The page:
• A key speed booster in Thunderbolt 5 is PAM-3, an enhanced form of data transmission using pulse-amplitude modulation.
  • Intel’s Thunderbolt 5 standard boasts twice the data transfer speed compared to its predecessor, Thunderbolt 4.

A new and significantly faster version of Intel Corp.’s Thunderbolt technology, which connects PCs with external devices like displays, was just released.

Intel and Apple Inc. collaborated to create Thunderbolt in 2011. It is similar to USB in some ways but performs much more quickly. This speed and the absence of licensing fees from Intel for Thunderbolt have made the technology commonplace in the PC market.

Thunderbolt is designed for connecting PCs with peripheral devices, much like USB. The technology primarily connects external graphics cards, data storage devices, and displays. A Thunderbolt cable can power the peripheral device as well as transfer data between a PC and the device.

The General Manager of Intel’s client connectivity unit, Jason Ziller, said, “Thunderbolt is now the mainstream port for connectivity on mobile PCs, and delivering the next generation of performance with Thunderbolt 5 will provide even more capability for the most demanding users.”

Thunderbolt 4 is the name of the standard’s previous iteration. It can transfer data up to 40 gigabits per second between a PC and an external device. The company claims that the enhanced Thunderbolt 5 standard, which Intel unveiled recently, doubles that bandwidth to 80 gigabits per second.

Using a feature known as Bandwidth Boost, Thunderbolt 5 can, if necessary, boost throughput to 120 gigabits per second. In part to make the process of connecting external displays to a PC easier, Intel created Bandwidth Boost. Certain monitors have high bandwidth needs that previously couldn’t be met as effectively, especially those that offer a high resolution and refresh rate.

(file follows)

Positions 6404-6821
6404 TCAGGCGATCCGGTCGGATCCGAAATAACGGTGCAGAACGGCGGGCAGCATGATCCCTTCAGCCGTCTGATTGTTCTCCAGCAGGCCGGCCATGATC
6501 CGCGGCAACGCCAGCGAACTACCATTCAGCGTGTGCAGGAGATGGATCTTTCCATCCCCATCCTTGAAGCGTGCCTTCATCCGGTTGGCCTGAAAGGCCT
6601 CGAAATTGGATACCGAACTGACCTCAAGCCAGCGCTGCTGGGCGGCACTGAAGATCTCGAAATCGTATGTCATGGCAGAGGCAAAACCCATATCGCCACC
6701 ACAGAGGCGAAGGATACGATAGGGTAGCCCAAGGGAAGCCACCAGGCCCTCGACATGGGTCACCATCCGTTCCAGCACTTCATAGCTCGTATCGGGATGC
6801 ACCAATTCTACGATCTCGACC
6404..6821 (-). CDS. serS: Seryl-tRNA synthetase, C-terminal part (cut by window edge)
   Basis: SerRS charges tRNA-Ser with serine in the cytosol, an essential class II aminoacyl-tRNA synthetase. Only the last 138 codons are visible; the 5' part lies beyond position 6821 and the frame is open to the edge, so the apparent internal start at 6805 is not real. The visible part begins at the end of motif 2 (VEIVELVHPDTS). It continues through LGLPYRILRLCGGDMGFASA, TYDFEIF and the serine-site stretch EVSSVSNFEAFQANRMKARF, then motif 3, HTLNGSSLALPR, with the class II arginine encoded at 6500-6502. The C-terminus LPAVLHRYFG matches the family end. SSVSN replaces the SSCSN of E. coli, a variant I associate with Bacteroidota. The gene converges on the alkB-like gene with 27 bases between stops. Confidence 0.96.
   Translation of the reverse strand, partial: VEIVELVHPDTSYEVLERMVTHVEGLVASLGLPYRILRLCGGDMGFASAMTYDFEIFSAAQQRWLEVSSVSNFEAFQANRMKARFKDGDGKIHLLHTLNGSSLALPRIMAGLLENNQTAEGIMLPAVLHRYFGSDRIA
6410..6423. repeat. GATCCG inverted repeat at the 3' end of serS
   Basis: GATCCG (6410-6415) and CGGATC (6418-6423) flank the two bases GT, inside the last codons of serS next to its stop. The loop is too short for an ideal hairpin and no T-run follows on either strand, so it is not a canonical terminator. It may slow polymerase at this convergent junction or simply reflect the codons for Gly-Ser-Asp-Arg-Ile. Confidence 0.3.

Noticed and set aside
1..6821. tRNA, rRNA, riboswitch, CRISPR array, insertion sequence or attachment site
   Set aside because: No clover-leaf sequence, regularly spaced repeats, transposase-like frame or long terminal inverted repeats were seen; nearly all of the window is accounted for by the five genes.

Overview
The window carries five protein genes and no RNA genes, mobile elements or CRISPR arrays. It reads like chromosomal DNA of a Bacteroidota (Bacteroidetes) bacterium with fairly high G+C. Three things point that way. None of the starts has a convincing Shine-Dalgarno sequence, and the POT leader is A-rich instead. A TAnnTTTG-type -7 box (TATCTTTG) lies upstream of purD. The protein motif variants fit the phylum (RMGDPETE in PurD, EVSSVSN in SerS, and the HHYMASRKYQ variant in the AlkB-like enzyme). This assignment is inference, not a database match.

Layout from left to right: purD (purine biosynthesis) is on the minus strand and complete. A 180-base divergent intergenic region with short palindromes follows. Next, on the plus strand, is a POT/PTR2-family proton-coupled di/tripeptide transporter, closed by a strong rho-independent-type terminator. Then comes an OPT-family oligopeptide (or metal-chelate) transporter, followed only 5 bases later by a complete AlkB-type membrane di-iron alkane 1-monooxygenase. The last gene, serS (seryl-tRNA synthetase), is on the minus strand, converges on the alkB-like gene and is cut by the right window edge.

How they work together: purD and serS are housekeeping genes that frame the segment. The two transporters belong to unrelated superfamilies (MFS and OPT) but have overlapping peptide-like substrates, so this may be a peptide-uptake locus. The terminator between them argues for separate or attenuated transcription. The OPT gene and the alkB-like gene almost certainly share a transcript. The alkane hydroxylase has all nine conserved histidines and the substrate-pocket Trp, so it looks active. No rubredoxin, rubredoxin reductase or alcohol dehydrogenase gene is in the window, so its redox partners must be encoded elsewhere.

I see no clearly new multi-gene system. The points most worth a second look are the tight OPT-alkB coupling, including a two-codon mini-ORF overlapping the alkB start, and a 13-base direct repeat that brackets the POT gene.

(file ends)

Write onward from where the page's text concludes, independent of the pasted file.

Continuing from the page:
PAM-3 is a technology that boosts Thunderbolt 5’s speed further. It is an enhanced version of the well-liked pulse-amplitude modulation (PAM) data transmission method. An earlier iteration of the method was used in the Thunderbolt 4 standard from the previous generation.

Thunderbolt transmits data as electrical or optical signals, depending on the kind of cable used to link a PC with an accessory. It creates a signal, and then, by subtly altering its amplitude, it encodes data into that signal. The original data can be put back together at the receiving end of the Thunderbolt cable using the variations in the amplitude of incoming signals.

Thunderbolt sends signals to a peripheral device that can be seen as an eye on a graph. Thunderbolt 5’s new data transmission technology, PAM-3, enlarges the “eyes.” This modification decreases signal errors and accelerates data transfer.

In reality, more displays can be connected to a single PC thanks to Thunderbolt 5’s faster performance. Users could connect up to two 4K screens with a 60Hz refresh rate to their devices with the previous standard version. Three 4K screens can be connected via Thunderbolt 5 at 144Hz refresh rates.

According to Intel, users can connect “multiple” 8K displays to a PC with Thunderbolt 5. These screens have four times the resolution that of a 4K monitor.

Thunderbolt can be used to connect PCs with external data storage devices, graphics processing units, and monitors. According to Intel, Thunderbolt 5 will increase such peripherals’ bandwidth by a factor of two.

The amount of data a GPU can process per second is directly influenced by the speed at which data can be transferred from a PC to an external GPU. Thunderbolt 5 should make it possible for external graphics cards to operate more quickly by enhancing the amount of data that can be transferred between the two devices. Thanks to it, users can copy files to and from storage devices more quickly.

Next year, according to Intel, Thunderbolt 5 will begin to be included with PCs and computer accessories.